Upon mature consideration, Yasha decided not to call an ambulance after all: by the time they’d arrived, by the time this and that had been done… he could be late for work. Apart from that, who said competent doctors worked in ambulances? Those gloomy fellows, tired and short of sleep after the night shift? The best thing now, thought Yasha, is to calm down a bit, have some tea and go to work. And then in the evening go to a private health centre and see a good specialist.
The indignant buzzing that filled the entire room and was insistently trying to filter through to him, finally swept away all the obstacles in its path and at last invaded the zone of Yasha’s perception: ‘… what, can’t you hear… as if… cook some eggs… can’t you hear… like a statue… some eggs… as I’ve got up anyway… get cold… as I’ve had to anyway… go…’
* * *
The magazine called Fun Magazine would first open, then close, then open, then close, like a faulty lift stuck between floors. And this had been going on for about three years.
Nonetheless, people continued to work on FM. The instability of the situation got on the staff’s nerves only to begin with – they gradually got used to it and settled down. ‘Do you know, has he already found it?’ colleagues would ask one another quietly. ‘Apparently, yes.’
Their financial director was something of a magician. At least, he certainly possessed one magical quality: he always found finance.
Yasha arrived in good time for the emergency meeting. To do so, he ran all the way from the Metro, and then ran down the long, boring corridor of the editorial offices too. In actual fact, it wasn’t so much punctuality that made him resolve upon this heroic race, as the secret hope that such a warm-up might have a stimulating effect on his heart, but… In his chest there was still that same cotton-wool quietness.
The editor-in-chief, Vladimir Vladimirovich Stayomov, conducted the meeting very briskly, finishing in five minutes. It was only a couple of weeks before that FM had enjoyed its latest resurrection, for which reason Stayomov (or, to friends, simply Stay-home) was clearly in a good mood: his shiny button-eyes looked at his subordinates in a friendly way, and with what a dashing movement did he toss back onto the crown of his head the unruly forelocks which dangled down to the left in long, black strands, reluctant to cover the moist editorial bald patch.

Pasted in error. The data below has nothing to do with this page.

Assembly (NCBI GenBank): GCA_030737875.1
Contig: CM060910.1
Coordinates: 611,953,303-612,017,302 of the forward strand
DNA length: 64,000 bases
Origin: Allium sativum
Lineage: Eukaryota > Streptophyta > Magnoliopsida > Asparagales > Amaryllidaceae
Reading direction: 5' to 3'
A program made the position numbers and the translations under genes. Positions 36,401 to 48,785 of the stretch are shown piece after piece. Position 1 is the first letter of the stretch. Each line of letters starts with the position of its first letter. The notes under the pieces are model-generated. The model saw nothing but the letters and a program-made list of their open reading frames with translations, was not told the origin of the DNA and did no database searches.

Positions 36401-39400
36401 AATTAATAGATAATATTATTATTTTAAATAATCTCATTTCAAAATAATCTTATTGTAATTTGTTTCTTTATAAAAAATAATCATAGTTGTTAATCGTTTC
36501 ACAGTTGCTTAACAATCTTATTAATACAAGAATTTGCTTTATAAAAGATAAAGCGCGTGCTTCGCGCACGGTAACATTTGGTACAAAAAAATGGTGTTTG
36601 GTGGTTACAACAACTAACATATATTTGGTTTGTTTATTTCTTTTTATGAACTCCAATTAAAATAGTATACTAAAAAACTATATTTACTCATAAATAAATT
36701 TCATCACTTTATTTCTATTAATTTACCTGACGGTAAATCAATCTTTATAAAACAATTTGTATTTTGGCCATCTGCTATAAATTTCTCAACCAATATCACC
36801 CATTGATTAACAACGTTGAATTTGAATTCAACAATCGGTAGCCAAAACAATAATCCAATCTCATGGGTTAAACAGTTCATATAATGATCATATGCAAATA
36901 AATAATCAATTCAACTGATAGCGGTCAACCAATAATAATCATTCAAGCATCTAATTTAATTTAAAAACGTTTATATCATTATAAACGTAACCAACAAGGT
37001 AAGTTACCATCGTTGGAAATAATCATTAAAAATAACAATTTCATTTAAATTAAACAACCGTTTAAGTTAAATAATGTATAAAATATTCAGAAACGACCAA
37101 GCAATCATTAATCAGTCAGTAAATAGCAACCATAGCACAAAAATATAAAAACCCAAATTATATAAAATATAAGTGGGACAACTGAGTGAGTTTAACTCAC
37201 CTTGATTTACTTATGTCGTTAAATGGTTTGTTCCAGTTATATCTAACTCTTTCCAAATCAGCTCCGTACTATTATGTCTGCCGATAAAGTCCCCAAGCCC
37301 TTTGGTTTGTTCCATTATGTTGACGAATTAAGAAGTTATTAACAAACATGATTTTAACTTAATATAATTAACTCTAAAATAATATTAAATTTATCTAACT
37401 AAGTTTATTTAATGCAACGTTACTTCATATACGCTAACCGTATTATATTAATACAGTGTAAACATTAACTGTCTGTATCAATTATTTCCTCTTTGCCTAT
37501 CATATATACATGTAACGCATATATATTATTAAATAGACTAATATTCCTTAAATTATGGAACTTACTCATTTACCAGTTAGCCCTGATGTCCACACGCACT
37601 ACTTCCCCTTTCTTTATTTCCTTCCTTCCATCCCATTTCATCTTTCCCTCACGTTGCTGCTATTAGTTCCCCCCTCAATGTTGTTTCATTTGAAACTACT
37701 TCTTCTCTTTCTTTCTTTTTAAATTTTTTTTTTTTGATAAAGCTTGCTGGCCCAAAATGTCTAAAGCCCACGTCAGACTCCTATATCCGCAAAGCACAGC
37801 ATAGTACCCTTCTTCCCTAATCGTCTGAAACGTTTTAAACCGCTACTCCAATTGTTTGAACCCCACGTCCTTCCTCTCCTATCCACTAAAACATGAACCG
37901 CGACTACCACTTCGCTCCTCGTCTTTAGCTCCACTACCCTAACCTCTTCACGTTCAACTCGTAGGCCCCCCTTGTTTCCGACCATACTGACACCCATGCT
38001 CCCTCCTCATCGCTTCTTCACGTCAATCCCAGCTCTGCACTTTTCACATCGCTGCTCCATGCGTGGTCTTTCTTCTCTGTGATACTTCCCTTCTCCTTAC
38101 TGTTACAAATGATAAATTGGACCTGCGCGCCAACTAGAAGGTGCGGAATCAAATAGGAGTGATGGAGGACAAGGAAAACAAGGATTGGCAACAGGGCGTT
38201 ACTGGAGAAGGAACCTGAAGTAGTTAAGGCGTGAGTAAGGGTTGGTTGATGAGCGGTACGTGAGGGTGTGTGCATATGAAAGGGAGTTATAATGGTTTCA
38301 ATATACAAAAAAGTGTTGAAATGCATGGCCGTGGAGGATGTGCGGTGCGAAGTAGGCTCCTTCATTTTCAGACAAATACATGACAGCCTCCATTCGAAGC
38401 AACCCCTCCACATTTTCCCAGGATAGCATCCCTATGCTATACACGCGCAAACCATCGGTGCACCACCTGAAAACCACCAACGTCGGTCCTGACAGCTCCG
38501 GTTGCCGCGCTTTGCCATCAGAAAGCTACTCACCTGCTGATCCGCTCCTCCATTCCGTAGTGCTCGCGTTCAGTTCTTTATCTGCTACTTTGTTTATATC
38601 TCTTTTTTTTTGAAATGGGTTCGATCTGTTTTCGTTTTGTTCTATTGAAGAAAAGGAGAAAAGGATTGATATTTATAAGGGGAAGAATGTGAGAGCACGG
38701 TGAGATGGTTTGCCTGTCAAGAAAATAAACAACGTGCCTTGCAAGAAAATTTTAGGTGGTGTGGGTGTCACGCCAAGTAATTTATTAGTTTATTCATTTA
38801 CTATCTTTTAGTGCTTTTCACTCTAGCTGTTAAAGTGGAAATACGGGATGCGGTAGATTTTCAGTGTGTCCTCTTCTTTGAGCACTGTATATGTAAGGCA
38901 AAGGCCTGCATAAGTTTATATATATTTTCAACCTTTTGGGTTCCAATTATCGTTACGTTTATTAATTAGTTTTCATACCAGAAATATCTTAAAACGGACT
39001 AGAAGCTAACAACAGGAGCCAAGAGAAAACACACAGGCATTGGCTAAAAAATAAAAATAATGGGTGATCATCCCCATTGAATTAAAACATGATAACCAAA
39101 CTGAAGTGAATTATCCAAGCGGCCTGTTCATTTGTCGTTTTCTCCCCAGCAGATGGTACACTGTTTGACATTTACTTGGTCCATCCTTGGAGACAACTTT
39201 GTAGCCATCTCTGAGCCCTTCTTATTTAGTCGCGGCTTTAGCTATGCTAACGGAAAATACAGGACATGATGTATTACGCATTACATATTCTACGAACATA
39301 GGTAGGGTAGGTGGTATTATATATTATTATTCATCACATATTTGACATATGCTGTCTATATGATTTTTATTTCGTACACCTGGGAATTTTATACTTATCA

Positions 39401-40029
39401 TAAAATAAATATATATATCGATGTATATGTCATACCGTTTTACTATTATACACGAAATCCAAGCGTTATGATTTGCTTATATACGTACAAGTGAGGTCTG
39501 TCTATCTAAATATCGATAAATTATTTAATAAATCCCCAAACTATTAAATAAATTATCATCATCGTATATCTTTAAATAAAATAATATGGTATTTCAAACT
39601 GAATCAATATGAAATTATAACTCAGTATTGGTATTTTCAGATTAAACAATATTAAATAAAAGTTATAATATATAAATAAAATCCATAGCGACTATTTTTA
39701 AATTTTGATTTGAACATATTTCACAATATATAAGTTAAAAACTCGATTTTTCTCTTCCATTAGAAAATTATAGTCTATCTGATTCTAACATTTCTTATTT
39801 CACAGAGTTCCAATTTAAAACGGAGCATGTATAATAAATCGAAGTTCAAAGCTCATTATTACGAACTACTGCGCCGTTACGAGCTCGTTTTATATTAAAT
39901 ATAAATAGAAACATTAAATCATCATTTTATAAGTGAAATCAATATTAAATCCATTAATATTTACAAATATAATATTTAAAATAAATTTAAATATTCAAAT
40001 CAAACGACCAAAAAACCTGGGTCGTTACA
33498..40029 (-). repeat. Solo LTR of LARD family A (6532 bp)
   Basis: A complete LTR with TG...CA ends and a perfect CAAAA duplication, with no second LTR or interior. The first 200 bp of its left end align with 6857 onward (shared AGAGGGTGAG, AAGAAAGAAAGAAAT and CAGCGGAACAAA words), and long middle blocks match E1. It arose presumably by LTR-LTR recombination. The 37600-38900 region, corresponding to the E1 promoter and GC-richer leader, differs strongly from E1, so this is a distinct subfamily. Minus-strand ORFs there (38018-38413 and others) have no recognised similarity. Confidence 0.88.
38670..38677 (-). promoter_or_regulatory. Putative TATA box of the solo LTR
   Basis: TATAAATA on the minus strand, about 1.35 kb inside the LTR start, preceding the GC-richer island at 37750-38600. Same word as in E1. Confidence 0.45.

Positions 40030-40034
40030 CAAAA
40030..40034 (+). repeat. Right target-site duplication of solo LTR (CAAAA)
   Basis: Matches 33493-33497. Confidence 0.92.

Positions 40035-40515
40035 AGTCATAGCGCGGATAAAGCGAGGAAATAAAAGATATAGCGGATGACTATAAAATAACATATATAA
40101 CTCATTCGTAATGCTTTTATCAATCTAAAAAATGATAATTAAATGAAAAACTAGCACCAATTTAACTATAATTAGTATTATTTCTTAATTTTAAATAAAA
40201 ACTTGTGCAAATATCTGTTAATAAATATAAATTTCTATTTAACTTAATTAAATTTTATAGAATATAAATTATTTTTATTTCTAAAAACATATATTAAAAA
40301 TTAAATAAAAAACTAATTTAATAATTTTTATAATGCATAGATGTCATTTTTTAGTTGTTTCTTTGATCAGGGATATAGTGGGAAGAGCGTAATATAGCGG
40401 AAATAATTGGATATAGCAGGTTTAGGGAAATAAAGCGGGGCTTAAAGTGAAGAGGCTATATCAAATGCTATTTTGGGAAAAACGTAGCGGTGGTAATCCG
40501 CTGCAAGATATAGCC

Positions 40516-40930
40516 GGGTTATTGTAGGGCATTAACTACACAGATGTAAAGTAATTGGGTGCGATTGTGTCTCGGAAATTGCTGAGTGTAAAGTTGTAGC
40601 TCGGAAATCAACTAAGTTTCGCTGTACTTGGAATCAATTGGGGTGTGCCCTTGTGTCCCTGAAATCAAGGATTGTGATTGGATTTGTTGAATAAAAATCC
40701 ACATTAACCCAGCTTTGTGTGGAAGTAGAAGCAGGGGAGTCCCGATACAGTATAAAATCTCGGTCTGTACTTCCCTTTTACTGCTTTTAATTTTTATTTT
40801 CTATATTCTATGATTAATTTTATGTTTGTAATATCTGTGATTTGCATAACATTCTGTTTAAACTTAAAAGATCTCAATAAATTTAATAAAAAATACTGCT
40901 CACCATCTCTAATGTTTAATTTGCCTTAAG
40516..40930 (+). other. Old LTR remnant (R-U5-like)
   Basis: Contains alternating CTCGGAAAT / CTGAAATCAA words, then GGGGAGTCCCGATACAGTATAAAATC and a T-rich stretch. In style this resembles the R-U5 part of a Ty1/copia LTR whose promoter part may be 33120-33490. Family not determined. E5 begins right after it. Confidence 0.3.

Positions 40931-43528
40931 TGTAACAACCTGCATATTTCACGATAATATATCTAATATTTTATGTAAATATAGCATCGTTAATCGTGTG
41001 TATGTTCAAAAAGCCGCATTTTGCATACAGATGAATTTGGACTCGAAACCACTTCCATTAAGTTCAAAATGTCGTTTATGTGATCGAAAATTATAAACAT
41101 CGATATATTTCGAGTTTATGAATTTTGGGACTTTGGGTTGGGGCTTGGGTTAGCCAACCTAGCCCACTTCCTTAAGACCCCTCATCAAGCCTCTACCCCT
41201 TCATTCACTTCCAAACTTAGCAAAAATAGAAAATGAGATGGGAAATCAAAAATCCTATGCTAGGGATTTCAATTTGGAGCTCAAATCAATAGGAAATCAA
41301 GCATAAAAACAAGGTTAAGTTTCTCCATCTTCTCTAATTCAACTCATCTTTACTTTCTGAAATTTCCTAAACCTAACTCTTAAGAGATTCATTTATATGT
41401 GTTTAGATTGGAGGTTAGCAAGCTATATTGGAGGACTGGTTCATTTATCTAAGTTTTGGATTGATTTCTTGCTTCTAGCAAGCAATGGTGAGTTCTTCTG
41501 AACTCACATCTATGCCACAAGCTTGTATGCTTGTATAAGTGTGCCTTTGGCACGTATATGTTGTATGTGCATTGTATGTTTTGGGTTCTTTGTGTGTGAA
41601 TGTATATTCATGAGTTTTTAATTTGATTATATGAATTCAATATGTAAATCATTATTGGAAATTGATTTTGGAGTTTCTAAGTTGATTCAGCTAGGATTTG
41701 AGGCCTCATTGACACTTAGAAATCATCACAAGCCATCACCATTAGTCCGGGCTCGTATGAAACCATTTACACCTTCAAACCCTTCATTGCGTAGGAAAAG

After the meeting, a lot of people headed for the canteen, as usual, for a bite to eat. Yasha dragged along after them at first, but changed his mind halfway there. The memory of his recent breakfast was still too fresh… the tea pours into his throat in a warm, unbroken stream, washing down the last slippery bits of fried egg… it doesn’t have to be swallowed at all… the liquid flows freely down the oesophagus… with a slight gurgling sound – like a spring stream through the bars of a drain-hole…
Yasha stood there for a while, then moved off slowly down the empty, yellow-walled corridor. Clambered clumsily into the little plywood box of his workspace. Turned on the computer. Something inside the case gave a painful bleep, and then a disenchanted squeak, and the room was filled with a loud, oppressive buzzing. Yasha opened Word. Stared miserably at the flickering screen, lay his hands on the grey, beslobbered keyboard with repugnance. Felt with his index fingers in the customary way for the little ridges on the ‘f’ and ‘j’ keys – the celebrated ‘touch’ method. Today he had to write a big to-order exposé (commissioned, actually, by FM’s new investor). It would run under the rubric ‘Topic of the Week’. And then he would be given a bonus.
‘The main thing is not to think about your breathing,’ Yasha said to himself, ‘not to think about your heart. Think about taxes. And about corruption. I’m writing about taxes, using the ten-finger method, writing ever so quickly, writing – and not breathing… but it’s all right, I’m simply over-excited. I’m writing very quickly – and not… writing quickly, and going to see a doctor straight away.’